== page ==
By Justin Gardner
In the past two years, we have witnessed a sea of change in the attitude of Americans toward cannabis. Colorado made history by becoming the first state to completely decriminalize possession and use of the plant, with Washington and other states soon following.
Medical cannabis use is now legal in 23 states, and others will soon be joining that list. Polls find that a solid majority of Americans support cannabis legalization, especially for medicinal use. The Free Thought Project has reported on many incredible ways that cannabis is being used to treat a variety of ailments. Its effectiveness at reducing or eliminating epileptic seizures is nothing short of amazing.
People are also realizing that the war on cannabis—and all drugs for that matter—is a war on people carried out by law enforcement to restrict freedom and to extort millions of dollars for victimless behavior. The Drug Enforcement Agency (DEA) gains a sizable amount of revenue through cannabis seizures. The dried plant also provides ample opportunity for local law enforcement to carry out its favorite, most insidious form of extortion known as Civil Asset Forfeiture.
The good news is that these abuses of human rights are being exposed, and law enforcement is sounding ever more desperate as justification for their actions withers under the advance of reason and logic. When cannabis is finally decriminalized everywhere, our evolution from the days of Reefer Madness will provide an entertaining yet tragic documentary.
The fight continues, and we must build on the momentum if we are to see it to completion. The arguments for legalization are many, and they are sound. But perhaps the entire narrative needs to be reconsidered as we make the final push.
Daniel Macris, owner of Halycon Organics, suggests that the very idea of “recreational use” is flawed, and actually hampers the progress toward legalization.
““Recreational cannabis use” is the most detrimental phrase our industry faces today.
Over half the U.S. population supports “recreational use” of cannabis. Unfortunately, those whose don’t support recreational use, oppose it vitriolically. “Recreational cannabis” is exactly what the opposition is fighting to prevent.
The flip side to this is that over 80% of Americans support medical cannabis use and over 85% support freedom in healthcare decisions. All of these statistics are trending upwards.
In the South, “recreational cannabis use” is a non-starter and a debate that cannot be empirically won. On the other hand, “medical cannabis use” is a debate we win. And we don’t need to manipulate our messaging to change the debate, we need only to correctly identify ‘medicinal use.’”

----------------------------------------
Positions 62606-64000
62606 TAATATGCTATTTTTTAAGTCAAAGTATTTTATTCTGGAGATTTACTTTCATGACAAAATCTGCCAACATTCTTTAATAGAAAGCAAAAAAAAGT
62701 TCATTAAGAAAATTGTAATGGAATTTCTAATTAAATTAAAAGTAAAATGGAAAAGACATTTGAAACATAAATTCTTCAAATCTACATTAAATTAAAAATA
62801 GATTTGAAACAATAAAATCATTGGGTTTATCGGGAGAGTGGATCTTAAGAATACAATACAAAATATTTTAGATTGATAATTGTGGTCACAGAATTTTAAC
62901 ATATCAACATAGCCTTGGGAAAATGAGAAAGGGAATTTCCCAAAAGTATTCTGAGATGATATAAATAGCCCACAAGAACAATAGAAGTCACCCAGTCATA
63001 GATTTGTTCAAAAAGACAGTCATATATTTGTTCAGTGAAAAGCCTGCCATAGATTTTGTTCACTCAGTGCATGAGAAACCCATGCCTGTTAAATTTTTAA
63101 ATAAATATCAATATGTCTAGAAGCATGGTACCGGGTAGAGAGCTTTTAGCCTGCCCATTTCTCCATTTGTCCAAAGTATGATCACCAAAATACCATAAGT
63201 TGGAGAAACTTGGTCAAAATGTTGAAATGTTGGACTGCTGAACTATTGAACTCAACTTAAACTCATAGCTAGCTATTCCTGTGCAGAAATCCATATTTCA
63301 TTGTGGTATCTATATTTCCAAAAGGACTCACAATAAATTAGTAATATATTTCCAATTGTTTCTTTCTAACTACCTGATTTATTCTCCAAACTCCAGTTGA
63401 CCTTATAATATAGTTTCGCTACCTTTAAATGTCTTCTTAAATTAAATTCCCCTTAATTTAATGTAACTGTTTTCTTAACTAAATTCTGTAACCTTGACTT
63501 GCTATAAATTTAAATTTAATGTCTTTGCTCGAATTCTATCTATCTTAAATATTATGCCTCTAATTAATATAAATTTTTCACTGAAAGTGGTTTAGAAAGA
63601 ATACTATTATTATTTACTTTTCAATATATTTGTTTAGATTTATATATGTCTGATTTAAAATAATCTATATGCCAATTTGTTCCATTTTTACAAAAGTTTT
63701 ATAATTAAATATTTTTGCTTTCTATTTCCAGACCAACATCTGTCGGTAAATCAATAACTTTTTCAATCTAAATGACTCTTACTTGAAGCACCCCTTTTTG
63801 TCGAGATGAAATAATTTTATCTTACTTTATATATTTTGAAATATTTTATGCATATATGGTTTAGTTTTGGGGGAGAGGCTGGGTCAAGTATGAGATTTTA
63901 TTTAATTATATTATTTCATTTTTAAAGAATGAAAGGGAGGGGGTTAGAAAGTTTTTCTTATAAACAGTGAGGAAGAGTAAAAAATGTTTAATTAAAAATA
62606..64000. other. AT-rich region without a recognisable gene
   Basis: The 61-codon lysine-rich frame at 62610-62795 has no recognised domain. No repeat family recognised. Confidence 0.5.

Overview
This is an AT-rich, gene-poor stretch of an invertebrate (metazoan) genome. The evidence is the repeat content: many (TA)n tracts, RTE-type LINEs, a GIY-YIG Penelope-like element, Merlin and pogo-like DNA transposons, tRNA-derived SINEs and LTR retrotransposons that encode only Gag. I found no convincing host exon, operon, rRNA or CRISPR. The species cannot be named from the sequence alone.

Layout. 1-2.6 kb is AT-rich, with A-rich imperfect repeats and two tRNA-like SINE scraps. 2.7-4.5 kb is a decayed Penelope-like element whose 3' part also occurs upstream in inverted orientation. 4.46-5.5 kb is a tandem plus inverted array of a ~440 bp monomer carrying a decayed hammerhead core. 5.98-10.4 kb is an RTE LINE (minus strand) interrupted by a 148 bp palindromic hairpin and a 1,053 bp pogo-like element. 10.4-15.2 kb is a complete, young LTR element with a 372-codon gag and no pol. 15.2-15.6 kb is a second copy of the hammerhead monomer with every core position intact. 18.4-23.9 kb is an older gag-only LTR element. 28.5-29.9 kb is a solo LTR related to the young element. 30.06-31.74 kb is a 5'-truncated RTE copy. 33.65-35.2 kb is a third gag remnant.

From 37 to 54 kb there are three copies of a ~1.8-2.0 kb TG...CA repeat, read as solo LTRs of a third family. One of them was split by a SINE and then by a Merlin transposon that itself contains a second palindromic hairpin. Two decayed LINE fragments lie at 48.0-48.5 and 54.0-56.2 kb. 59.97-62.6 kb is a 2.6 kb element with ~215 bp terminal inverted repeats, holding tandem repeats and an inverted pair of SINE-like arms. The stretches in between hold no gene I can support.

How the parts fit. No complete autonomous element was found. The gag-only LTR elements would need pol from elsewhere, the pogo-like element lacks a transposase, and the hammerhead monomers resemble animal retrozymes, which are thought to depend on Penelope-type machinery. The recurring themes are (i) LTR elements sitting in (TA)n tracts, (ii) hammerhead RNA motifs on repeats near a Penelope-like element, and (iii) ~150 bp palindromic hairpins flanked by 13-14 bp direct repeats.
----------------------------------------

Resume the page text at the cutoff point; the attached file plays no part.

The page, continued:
The basis for this argument lies in our increasing understanding of a part of human physiology known as the endocannabinoid system, which is turning out to be vital to many life-supporting processes.
In 2006, the National Institutes of Health reported:
“The recent identification of cannabinoid receptors and their endogenous lipid ligands has triggered an exponential growth of studies exploring the endocannabinoid system and its regulatory functions in health and disease…
In the past decade, the endocannabinoid system has been implicated in a growing number of physiological functions, both in the central and peripheral nervous systems and in peripheral organs. More importantly, modulating the activity of the endocannabinoid system turned out to hold therapeutic promise in a wide range of disparate diseases and pathological conditions, ranging from mood and anxiety disorders, movement disorders such as Parkinson’s and Huntington’s disease, neuropathic pain, multiple sclerosis and spinal cord injury, to cancer, atherosclerosis, myocardial infarction, stroke, hypertension, glaucoma, obesity/metabolic syndrome, and osteoporosis, to name just a few.”
We have seen an explosion of studies looking at the medicinal use of cannabis and its extracts, and they center on “modulating the activity of the endocannabinoid system” as described above. With modern technology, we are discovering the mechanics of something known to the ancients—cannabis is a medicine. People have used it this way for thousands of years.
We can now extract even non-psychoactive components of cannabis, such as cannabidiol, to successfully treat debilitating conditions such as epileptic seizures. We can find out which phytocannabinoids are the most beneficial to specific diseases, and figure out exactly how much of the extract is needed for best results.
Scientific knowledge will validate what many cannabis users already know—the plant can provide relief from certain ailments and stimulate some of the best human qualities such as creativity and empathy.
Macris has interviewed several people and found they use cannabis for conditions that would otherwise be treated with pharmaceutical drugs in the current paradigm.
“It makes me relax,” “It helps me sleep,” “It calms me down,” “It helps me think,” “It helps my stomach calm down,” and it “It helps me talk to people,” are some of the ways people have said cannabis helps them.
All of these conditions—anxiety, sleep disorder, ADHD, inflamed bowels, and social anxiety—are targeted by pharmaceutical companies that vigorously advertise their manufactured pills with government complicity.
“Recreational cannabis users are using cannabis for medical purposes, they just don’t realize it,” says Macris.
When someone says they are a “recreational user,” they should consider saying “therapeutic user.” This will be far more effective in the push to completely decriminalize cannabis, as “recreational” implies that it can be abused on the level of alcohol or other drugs. Government may insist on keeping the distinction, as they can tax “recreational” use much more than medical use.
In any case, we can garner much more support from fellow citizens when legalization efforts are rightfully carried under the banner of medical use.